10 Steps to Feline Dental Health
In addition to ensuring that your cat’s teeth stay healthy and strong, the 10 steps to feline dental health below will also help you avoid invasive and often quite expensive procedures to restore your cat’s dental health.
– Step #1 Periodic Dental Exam
It is advisable to have your cat’s teeth and gums examined by a veterinarian at least once a year to detect dental problems before they start causing severe pain or other health complications.
– Step #2 Know the Signs of Dental Problems in Cats
The most common signs of dental problems in cats include red gums, bad breath, swelling, pawing of the mouth, difficulties eating/refusing to eat, drooling, mouth ulcers or loose teeth.
– Step #3 Watch for Signs of Dental Problems
Remember that dental problems in cats can be very painful as well. So watch for signs of dental problems and have your cat examined by a vet as soon as possible if suspecting dental disease.
– Step #4 Regularly Brush Your Cat’s Teeth
This will dramatically reduce the risk of dental problems. Just make sure to use feline toothpaste because that designed for humans can cause serious harm to cats. You may ask your vet to help you select the best feline toothbrushing products.
– Step #5 Learn to Brush Your Cat’s Teeth Properly
The easiest way to do that is to ask your vet to show you how it’s done.
– Step #6 Start with Routine Tooth Brushing During Kittenhood
It is a lot easier to establish a tooth brushing routine when the cat is still a kitten. In addition, your cat will be less likely to develop dental problems latter in life.
– Step #7 Don’t Forget About the Gums
Red and irritated gums are among the most common signs of dental disease in cats. So be sure to pay attention to gums when inspecting your cat’s teeth. Also, it is recommended to periodically massage the gums to keep them healthy and promote healing.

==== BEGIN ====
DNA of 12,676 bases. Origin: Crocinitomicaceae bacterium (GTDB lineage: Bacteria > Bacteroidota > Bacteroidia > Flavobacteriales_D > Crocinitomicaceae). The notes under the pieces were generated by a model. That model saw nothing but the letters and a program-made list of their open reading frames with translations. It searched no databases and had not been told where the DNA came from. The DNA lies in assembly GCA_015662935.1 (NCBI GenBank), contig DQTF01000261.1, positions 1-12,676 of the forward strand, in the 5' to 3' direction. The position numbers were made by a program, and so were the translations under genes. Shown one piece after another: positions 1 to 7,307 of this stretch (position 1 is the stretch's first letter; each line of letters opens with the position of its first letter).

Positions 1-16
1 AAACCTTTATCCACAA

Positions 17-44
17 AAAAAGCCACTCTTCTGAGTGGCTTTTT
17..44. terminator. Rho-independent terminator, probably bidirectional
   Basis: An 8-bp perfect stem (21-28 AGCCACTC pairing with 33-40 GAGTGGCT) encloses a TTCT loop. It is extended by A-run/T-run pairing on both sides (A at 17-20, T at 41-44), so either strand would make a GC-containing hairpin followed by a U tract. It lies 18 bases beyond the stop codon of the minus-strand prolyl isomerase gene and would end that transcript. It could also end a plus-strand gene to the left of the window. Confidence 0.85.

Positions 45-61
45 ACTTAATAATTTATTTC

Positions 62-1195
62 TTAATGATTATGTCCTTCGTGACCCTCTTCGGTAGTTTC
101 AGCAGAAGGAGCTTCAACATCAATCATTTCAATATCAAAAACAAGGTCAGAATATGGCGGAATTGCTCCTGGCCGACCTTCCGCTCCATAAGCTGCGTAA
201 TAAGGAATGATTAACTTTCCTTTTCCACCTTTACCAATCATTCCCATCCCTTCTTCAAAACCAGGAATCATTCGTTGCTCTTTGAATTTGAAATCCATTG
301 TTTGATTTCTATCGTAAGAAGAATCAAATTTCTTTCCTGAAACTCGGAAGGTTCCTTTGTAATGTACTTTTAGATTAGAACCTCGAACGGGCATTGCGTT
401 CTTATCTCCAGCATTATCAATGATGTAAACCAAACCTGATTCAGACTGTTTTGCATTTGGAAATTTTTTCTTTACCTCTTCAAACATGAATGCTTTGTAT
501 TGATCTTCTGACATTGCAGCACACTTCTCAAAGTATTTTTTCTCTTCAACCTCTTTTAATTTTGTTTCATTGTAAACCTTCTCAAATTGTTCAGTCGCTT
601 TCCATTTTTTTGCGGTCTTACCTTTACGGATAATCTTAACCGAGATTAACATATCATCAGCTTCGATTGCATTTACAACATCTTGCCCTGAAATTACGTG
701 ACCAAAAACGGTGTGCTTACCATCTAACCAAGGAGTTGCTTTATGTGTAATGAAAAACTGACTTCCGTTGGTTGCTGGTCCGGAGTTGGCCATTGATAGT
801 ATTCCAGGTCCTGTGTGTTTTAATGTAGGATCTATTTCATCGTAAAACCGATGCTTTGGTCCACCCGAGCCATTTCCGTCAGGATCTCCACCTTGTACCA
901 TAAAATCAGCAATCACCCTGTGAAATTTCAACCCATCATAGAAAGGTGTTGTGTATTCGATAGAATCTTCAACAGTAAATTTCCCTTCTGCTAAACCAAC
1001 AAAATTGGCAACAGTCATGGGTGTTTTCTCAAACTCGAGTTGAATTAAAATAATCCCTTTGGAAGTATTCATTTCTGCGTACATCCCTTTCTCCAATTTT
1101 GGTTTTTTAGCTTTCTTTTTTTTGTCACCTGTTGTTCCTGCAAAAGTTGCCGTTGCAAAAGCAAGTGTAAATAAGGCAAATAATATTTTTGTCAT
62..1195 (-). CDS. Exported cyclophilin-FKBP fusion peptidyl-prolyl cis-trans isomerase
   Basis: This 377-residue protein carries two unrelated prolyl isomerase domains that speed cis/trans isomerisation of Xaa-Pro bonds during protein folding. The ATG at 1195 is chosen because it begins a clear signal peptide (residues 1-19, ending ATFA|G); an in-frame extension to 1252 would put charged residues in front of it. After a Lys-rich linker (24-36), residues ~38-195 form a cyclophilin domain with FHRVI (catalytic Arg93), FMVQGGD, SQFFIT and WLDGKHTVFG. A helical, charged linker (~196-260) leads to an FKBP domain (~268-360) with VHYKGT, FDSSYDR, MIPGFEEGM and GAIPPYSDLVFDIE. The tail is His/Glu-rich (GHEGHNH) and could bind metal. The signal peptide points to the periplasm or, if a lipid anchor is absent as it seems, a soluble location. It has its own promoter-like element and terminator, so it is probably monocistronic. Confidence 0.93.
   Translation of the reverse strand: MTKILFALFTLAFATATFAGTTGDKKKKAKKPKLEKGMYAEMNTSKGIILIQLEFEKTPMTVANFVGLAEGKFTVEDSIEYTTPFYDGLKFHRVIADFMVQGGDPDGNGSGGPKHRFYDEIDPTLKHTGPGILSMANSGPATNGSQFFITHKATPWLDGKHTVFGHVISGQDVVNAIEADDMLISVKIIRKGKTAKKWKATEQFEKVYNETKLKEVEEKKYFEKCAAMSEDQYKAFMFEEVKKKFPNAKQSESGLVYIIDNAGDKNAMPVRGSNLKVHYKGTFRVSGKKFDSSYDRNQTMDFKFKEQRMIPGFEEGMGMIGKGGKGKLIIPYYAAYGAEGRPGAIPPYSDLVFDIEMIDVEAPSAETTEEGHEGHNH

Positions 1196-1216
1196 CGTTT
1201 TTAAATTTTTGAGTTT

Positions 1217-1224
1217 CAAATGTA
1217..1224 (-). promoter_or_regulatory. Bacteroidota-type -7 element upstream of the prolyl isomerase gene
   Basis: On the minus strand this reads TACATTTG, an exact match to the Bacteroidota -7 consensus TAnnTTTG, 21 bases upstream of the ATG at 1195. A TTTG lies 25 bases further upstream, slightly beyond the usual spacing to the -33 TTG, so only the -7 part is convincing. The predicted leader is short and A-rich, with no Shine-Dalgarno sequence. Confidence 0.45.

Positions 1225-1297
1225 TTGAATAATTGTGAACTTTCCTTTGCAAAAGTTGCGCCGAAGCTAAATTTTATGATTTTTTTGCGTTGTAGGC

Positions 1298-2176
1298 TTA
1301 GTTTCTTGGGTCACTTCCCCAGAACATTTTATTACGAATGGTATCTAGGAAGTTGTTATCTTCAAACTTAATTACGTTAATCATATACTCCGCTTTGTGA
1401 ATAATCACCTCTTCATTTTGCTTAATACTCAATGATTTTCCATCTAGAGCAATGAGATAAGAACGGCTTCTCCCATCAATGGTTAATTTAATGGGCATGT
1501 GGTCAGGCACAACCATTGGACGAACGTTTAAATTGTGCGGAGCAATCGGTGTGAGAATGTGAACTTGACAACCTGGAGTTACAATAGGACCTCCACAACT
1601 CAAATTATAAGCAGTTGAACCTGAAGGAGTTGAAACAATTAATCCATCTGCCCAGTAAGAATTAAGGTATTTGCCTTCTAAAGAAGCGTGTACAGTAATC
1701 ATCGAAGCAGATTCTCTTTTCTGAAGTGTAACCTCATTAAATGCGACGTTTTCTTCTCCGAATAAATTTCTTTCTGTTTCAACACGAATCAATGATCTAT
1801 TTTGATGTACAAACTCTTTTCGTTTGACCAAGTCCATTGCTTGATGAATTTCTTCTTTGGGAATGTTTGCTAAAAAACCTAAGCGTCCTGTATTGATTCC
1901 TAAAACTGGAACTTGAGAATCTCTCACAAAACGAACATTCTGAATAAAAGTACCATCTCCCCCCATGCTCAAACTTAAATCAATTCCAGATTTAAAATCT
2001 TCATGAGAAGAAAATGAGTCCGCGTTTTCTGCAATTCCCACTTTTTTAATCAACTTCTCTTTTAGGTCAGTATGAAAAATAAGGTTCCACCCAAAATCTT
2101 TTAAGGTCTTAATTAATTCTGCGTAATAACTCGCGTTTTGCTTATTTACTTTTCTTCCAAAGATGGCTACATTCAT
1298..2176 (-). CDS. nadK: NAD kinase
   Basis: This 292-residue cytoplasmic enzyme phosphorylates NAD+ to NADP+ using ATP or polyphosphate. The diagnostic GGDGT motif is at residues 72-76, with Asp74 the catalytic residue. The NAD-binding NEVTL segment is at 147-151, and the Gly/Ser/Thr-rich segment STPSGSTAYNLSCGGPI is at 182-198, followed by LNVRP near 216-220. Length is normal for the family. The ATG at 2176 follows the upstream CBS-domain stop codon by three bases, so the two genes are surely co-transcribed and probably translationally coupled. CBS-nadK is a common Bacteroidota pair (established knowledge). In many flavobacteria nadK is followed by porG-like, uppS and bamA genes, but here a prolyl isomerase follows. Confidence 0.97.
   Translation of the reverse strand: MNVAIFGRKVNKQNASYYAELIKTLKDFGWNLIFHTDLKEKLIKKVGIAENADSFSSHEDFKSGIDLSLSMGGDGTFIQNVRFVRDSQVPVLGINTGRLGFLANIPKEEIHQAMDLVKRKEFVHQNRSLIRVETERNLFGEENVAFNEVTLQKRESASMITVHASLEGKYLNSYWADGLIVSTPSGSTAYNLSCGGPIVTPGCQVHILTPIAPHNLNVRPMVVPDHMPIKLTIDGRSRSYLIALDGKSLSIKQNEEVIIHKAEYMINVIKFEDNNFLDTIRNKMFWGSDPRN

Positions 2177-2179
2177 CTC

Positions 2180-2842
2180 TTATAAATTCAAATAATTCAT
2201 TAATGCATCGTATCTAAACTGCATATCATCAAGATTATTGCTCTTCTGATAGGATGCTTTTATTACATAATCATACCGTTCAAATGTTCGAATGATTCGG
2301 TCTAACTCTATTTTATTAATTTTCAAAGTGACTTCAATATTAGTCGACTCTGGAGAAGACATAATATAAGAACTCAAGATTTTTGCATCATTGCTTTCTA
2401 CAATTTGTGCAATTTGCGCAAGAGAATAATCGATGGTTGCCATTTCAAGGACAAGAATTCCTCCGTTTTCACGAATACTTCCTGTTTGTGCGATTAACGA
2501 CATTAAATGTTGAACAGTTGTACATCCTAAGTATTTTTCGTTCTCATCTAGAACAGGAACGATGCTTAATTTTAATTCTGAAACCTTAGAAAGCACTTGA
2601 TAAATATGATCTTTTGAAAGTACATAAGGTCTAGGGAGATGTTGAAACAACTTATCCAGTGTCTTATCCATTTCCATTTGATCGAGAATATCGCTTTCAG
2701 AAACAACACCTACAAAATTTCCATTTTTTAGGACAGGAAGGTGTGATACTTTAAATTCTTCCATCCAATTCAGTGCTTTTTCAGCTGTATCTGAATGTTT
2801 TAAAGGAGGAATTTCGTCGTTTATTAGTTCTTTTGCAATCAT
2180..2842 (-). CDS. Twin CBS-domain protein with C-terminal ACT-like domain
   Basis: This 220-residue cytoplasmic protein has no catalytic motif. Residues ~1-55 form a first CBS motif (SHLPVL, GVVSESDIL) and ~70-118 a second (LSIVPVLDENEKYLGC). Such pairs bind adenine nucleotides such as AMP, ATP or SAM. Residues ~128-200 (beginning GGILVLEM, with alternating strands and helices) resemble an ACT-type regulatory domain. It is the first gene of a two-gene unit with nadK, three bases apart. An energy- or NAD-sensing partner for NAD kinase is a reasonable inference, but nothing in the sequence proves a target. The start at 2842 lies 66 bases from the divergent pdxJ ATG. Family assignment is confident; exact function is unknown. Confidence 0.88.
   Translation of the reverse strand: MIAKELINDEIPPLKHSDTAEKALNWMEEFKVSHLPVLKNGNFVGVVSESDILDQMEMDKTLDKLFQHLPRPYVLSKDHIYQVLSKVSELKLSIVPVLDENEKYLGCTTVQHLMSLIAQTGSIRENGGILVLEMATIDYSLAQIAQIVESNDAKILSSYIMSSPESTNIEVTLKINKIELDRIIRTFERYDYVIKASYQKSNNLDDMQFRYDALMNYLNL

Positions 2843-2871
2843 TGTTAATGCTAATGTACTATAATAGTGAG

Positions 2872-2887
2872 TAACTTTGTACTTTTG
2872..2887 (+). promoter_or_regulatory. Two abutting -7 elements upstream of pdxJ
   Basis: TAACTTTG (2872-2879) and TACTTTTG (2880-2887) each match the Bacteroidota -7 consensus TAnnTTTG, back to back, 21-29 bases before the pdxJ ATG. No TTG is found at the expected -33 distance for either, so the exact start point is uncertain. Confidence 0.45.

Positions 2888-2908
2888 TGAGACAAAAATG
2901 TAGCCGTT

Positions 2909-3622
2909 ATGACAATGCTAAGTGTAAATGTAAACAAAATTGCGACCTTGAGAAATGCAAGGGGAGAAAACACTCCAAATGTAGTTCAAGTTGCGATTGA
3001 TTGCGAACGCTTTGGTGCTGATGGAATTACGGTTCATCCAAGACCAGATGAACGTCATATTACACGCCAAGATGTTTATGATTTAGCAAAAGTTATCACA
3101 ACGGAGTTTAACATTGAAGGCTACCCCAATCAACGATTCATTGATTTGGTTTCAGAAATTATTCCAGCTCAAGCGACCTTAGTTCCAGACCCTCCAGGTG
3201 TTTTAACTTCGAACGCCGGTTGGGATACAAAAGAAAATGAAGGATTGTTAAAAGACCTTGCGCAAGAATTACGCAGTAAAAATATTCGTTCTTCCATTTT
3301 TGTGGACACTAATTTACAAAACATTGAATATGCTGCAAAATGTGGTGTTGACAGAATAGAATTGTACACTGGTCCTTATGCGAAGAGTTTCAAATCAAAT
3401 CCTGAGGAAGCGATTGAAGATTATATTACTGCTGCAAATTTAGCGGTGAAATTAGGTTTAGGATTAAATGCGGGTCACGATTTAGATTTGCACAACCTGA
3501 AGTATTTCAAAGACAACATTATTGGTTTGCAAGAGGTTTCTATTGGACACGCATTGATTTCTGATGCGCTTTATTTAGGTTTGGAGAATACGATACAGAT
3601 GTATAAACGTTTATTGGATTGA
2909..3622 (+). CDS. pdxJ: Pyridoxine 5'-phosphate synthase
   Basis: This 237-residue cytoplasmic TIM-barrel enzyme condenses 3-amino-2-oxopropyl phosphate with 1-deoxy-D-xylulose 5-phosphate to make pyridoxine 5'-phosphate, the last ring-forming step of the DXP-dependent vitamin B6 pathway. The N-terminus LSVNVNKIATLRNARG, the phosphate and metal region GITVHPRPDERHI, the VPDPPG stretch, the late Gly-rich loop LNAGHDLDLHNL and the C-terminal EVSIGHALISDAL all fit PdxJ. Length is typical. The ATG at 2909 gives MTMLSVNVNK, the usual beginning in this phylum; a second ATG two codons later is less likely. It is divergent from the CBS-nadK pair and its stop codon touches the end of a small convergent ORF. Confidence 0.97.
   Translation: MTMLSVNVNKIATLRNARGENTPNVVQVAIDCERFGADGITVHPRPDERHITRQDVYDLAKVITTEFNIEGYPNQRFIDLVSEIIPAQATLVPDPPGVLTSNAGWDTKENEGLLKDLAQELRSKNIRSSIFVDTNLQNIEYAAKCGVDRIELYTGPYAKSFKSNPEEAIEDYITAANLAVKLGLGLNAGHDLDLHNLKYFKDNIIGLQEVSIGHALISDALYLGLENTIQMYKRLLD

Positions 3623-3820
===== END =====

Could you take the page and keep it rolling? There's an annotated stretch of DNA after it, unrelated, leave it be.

– Step #8 Ensure that Your Cat Eats a Healthy Diet
In addition to promoting dental health, nutritionally rich and balanced diet also promotes general health and wellbeing. Note that feline dietary needs vary greatly – depending on age, weight and overall health. Ask your vet to help you select the best diet for your cat.
– Step #9 Consider Chew Toys, Tartar Control Treats and Bones
They are not a substitute for tooth brushing but may be used as a complement to the recommended feline dental care. In addition to chew toys and tartar control treats, you may also ‘treat’ your cat with bones but never give her fish, pork or chicken bones as they can cause serious injuries. Also, choose raw over cooked bones to reduce the risk of splintering.
– Step #10 Call Your Vet if Having Any Concerns About Your Cat’s Dental Health
Work closely with your vet and don’t hesitate to seek professional help or advice if you have any concerns about your cat’s dental health. In addition to causing severe pain and discomfort, dental diseases such as tooth decay can also lead to a host of other health problems including hearth disease.